Mesothelioma is a rare form of cancer that affects the mesothelium, a thin membrane that covers the lungs, chest, and abdomen. It occurs when asbestos fibers become lodged in the protective membranes of your organs, most often your lungs, forming tumors. Asbestos was widely used in construction and consumer products until the 1970s, when it was banned. Even though asbestos is no longer used, new cases of cancer are emerging today because the cancer festers for decades before cancerous tumors emerge. By 2020, the number of cases is expected to be at its highest yet. To treat these cases, patients affected by asbestos may seek a variety of treatments. Our goal at MesotheliomaSurvivalRate.net is provide you with tools you and your loved ones can use to understand mesothelioma. We want to support you as you navigate our system's complex medical and legal networks so you can access the resources you need to live a healthier life.
If you have worked in industries such as railway engineering, automotive production, shipbuilding, and construction before the 1980s, you were likely to have been exposed to asbestos. Typically, it takes 20 to 50 years to develop mesothelioma, so if you have been exposed, it is important to recognize the symptoms so you can act quickly.
Depending on the location of the cancer, symptoms can include unexplained weight loss, persistent cough, fatigue, excessive sweating, hoarseness, chest pain, coughing up blood, fever, and difficulty swallowing. You may also have trouble breathing, abdominal swelling, stomach pain, nausea, constipation, or other difficulties with bowel movements. Many of these symptoms are similar to other minor illnesses, so they are easy to overlook. However, if there's a chance you been exposed to asbestos, tell your doctor right away. That way, you can get the correct diagnosis.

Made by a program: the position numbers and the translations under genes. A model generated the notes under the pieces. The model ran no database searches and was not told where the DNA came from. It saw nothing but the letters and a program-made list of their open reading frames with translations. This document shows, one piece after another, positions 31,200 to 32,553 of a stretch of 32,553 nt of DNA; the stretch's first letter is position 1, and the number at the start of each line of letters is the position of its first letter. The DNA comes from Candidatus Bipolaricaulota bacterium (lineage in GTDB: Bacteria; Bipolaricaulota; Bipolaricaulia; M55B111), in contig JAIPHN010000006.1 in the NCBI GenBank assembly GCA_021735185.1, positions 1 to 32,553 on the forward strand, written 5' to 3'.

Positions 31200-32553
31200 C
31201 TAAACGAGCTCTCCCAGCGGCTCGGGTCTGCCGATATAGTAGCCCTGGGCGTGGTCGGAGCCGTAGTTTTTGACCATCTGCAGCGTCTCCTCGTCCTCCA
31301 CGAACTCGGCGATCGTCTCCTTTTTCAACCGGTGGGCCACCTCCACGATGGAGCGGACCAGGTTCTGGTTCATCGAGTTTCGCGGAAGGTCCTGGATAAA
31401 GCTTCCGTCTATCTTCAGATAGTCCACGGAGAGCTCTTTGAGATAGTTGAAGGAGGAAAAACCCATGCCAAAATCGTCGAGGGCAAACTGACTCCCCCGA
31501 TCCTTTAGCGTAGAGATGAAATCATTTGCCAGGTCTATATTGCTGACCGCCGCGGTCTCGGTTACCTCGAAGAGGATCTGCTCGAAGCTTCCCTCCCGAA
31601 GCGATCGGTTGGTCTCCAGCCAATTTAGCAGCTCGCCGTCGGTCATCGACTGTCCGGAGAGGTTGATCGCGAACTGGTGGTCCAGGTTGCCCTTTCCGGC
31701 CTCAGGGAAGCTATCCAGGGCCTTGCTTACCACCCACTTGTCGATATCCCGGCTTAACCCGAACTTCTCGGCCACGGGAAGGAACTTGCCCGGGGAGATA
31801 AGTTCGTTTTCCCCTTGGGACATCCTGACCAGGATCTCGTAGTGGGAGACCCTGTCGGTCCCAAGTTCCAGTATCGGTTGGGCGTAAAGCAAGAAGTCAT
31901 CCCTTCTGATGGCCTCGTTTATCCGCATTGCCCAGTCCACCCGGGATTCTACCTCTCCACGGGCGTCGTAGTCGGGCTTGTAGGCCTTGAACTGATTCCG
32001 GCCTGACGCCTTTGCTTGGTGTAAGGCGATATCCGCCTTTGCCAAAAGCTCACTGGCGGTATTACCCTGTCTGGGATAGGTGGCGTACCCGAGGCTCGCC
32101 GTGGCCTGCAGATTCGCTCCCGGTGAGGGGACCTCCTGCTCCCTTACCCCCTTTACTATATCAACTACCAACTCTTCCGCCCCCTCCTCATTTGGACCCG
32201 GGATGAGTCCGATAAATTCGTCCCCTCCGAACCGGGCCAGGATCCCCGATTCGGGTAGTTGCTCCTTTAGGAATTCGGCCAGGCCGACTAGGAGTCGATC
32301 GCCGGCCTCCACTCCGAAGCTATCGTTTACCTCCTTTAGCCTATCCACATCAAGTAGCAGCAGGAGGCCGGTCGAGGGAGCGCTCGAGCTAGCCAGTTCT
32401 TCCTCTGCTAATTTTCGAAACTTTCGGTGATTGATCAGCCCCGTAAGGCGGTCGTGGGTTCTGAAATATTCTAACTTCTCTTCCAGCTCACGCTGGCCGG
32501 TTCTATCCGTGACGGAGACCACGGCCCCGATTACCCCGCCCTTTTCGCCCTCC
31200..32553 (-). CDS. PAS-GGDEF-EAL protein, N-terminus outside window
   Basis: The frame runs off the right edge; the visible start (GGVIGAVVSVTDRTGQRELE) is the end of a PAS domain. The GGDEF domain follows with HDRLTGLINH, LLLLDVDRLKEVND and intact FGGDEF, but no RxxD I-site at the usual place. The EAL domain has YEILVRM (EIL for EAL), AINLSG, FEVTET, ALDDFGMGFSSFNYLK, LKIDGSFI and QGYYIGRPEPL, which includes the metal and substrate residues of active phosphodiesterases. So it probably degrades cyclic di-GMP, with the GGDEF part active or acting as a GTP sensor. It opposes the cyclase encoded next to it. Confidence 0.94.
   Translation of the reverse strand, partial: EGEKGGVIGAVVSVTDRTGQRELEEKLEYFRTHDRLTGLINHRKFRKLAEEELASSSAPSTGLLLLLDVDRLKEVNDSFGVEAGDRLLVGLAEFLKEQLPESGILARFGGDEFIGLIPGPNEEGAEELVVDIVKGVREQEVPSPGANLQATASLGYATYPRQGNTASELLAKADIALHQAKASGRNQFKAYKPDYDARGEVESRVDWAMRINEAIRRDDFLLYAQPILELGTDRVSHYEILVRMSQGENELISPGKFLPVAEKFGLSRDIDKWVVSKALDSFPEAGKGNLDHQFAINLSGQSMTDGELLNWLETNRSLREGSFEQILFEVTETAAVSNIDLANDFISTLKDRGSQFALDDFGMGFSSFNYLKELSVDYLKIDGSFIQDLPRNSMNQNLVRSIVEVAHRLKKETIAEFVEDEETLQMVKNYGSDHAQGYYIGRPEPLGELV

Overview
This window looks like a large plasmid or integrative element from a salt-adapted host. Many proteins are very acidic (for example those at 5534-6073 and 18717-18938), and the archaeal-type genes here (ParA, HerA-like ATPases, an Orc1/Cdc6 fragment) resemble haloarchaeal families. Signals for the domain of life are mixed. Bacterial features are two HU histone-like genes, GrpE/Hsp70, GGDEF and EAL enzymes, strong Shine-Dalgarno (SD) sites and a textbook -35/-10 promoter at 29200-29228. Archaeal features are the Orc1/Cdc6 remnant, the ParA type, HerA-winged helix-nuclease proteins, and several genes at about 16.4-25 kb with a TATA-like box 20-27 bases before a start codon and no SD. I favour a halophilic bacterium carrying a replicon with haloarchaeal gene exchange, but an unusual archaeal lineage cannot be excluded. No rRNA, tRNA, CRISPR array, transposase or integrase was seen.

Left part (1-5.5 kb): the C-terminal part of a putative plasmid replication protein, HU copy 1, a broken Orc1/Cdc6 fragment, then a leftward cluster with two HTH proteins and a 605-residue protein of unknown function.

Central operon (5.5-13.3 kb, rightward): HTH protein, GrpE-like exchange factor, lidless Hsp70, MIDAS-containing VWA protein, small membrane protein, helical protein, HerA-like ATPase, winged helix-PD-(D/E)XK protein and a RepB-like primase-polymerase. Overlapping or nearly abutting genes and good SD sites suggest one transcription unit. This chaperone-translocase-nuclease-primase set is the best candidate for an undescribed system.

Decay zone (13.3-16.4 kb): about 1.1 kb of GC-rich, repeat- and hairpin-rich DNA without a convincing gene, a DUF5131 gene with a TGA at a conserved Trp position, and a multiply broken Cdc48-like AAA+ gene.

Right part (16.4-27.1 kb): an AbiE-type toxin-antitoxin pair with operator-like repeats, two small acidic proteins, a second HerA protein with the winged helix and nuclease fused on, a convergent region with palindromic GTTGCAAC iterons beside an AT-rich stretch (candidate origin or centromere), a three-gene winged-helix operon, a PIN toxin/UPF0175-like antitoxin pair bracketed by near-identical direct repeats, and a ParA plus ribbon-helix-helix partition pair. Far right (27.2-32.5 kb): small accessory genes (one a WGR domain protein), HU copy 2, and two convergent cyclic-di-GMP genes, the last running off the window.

To determine if you have mesothelioma and what stage it is in, your doctor will examine you. This involves a regular physical examination as well as scans and biopsies. These tests are vital in diagnosing mesothelioma because the condition is so rare – about 2,500 cases are diagnosed each year in the United States. So if you are suffering from these symptoms and have had contact with asbestos, you may have developed mesothelioma. Please contact a doctor who specializes in treating asbestos-related cancers. If you don't know where to turn, we can help you find such physicians in your area.
Types of Mesothelioma
Mesothelioma is named for where it is located in the body. The cancer falls into four main areas:
- Pleural mesothelioma: affects the lungs and chest.
- Peritoneal mesothelioma: harms the lining of the abdominal area.
- Pericardial mesothelioma: damages the chest, heart and abdomen.
- Testicular Mesothelioma: occurs in the tunica vaginalis, the membrane surrounding the testicle. This is a very rare form found in only 100 men in the last 50 years.
The sooner mesothelioma is found, the sooner it can be treated. That means a better prognosis overall. Several other factors influence this time frame, so it's best to act now.
Treatments and Clinical Trials
Treatment for mesothelioma varies depending on its stage. Patients in earlier stages may have surgery to remove the tumor. Those in later stages may engage in treatment that doesn't cure the condition but makes it more bearable. Alternative treatments, such as clinical trials, are available, too. Clinical trials look for other ways to manage, and eventually cure, mesothelioma.
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